“Clearing student balances due to the devastating effects of COVID-19 is more than a gesture,” Sass said. “Reynolds is committed to removing as many barriers as possible, and we know that the financial challenges many of our students face can upset their education and future. We hope that this act will enable the students to achieve their dreams. ”
Payment of the balance
In July, students at Virginia State University in Petersburg got quite a surprise. The school has cleared all unpaid tuition, fees, room and meal credits, and more for students enrolled during the pandemic impact period.
This means that for students who attended VSU in the spring, summer, autumn and winter semester of 2020 and in the spring of 2021, the balance for these courses is USD 0.00.
“We care about our students and their academic success, and we want to offer them the privilege of moving forward with a zero balance,” said Dr. Donald Palm, Provost and Senior Vice President for Academic and Student Affairs. “We believe that the relief from these balances will provide the much-needed relief that will allow our fellows to focus more on their academics and their degree.”
Students eligible for the offer included non-degree, non-credit, undergraduate, graduate, postgraduate, continuing education, undocumented and international students, as well as students who graduated or graduated during the pandemic have withdrawn. The payout relates to VSU credit, not loans to external companies.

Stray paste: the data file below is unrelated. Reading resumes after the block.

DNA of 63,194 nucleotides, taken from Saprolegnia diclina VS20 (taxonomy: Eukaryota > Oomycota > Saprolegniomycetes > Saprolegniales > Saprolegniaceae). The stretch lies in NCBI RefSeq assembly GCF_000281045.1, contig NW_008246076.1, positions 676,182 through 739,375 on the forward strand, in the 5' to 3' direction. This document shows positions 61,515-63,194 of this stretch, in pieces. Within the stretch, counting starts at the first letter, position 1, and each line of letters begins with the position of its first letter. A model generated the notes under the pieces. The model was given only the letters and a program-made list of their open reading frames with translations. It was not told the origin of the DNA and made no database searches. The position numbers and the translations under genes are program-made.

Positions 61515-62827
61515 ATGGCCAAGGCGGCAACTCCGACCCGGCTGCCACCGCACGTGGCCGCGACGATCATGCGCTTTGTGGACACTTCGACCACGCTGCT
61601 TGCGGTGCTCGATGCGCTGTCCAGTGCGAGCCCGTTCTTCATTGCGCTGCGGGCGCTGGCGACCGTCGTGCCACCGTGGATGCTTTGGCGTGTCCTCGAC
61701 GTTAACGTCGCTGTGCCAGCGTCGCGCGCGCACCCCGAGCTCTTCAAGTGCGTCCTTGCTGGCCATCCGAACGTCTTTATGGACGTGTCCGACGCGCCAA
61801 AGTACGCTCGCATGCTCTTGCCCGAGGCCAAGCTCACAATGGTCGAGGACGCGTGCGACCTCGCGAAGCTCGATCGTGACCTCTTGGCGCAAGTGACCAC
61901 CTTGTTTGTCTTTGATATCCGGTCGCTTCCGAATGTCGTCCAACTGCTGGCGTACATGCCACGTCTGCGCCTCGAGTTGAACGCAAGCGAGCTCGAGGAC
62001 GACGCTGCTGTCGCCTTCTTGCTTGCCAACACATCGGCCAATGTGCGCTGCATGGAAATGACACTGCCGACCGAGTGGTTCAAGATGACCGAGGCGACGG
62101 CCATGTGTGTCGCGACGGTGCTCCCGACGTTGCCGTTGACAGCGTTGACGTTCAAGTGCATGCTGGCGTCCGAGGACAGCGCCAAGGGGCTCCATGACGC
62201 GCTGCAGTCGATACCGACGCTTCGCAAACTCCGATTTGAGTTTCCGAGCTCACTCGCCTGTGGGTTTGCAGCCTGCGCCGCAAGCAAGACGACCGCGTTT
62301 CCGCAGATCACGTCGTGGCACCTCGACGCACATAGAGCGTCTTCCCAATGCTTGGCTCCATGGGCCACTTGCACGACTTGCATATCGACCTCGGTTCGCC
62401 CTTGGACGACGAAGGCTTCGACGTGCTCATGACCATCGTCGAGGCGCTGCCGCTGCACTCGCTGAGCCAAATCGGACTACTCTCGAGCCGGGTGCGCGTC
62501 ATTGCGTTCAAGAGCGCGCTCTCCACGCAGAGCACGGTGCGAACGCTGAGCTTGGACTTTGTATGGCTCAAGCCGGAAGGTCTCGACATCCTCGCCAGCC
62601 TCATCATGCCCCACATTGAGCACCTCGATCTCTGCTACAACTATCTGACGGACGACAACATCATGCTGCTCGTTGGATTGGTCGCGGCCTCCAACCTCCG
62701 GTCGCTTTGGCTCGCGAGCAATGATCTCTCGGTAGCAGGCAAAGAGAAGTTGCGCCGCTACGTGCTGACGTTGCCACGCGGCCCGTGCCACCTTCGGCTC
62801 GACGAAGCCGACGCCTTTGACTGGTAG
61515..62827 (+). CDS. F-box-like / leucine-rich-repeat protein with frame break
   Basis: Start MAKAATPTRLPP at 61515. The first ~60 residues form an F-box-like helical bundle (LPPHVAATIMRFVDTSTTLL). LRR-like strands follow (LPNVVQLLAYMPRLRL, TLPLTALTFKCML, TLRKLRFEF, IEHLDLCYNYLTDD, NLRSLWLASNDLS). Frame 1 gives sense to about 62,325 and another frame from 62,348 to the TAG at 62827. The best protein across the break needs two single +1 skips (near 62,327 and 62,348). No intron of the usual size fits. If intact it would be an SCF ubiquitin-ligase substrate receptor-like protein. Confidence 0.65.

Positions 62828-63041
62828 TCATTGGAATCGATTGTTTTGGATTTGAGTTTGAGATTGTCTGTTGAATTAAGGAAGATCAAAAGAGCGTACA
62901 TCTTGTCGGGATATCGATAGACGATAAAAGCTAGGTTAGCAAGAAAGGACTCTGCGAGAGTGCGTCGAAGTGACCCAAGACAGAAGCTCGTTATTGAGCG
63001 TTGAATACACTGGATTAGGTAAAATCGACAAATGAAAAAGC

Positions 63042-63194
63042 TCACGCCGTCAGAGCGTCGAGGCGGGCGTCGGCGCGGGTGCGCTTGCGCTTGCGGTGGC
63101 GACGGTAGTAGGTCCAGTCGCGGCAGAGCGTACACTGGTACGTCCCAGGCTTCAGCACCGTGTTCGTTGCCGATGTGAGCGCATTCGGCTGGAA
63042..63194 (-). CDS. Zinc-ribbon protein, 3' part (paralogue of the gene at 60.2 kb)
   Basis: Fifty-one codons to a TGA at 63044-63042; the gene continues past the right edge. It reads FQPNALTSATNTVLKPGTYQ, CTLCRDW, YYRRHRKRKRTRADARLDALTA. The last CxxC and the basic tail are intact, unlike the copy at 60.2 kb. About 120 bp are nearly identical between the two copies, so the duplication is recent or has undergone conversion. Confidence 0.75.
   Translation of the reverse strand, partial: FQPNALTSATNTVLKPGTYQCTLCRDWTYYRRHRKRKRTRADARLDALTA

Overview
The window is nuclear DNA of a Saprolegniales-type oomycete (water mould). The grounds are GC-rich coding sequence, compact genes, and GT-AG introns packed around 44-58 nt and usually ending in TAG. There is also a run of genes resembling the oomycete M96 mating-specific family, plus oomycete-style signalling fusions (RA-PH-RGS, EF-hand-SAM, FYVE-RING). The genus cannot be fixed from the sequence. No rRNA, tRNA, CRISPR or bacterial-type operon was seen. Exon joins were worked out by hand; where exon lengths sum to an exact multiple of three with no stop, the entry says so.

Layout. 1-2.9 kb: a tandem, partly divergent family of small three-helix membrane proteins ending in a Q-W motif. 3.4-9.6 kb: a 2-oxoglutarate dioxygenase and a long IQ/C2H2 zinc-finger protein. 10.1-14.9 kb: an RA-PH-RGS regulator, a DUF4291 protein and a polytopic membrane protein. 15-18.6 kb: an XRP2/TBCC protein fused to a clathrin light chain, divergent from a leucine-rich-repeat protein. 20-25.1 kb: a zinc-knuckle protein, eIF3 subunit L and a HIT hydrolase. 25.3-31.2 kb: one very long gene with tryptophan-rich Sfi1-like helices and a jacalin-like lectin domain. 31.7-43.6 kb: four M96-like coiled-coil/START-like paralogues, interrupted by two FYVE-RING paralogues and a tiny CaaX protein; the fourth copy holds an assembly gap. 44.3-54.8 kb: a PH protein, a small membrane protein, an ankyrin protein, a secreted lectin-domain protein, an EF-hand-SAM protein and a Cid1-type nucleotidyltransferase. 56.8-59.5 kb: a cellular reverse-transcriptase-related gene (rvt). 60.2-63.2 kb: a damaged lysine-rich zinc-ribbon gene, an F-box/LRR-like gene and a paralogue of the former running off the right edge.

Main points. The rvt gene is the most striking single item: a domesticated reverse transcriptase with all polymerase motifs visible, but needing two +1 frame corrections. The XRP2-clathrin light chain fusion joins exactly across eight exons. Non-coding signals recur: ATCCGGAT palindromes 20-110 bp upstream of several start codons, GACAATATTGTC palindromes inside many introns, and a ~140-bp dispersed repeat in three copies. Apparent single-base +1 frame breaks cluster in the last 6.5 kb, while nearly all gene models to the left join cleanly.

Nearby Virginia Union University in Richmond gave approximately $ 6.35 million to 1,344 students as part of a debt settlement.
Hampton University students also received a surprising letter earlier this month. In the note, the school’s president, William Harvey, paid tribute to the difficulties students faced during the pandemic and called the global health crisis a “terrible experience.”
The president also pointed out the financial hardships many students faced during the pandemic. In view of these monetary burdens, Harvey announced that the HU would settle the outstanding amounts for the students enrolled in spring 2021.
“We hope these funds will help our students continue their Hampton experience and enjoy a seamless transition back to campus,” said Harvey.
Student debt settlement for spring 2021
Ahead of the fall semester, Old Dominion University joined the growing number of schools to help clean up some student debt incurred during the pandemic.
For ODU students who participated during the spring semester 2021, their study account balance for this semester is zero.
“Old Dominion is committed to helping our students achieve their academic potential,” said Donald Stansberry, vice president of student engagement and enrollment services. “At a time when many families are facing financial stress due to the pandemic, these funds from the CARES Act will help remove significant barriers to enabling students to continue their academic journeys.”
Amie Knowles reports for The Dogwood. You can reach them at [email protected]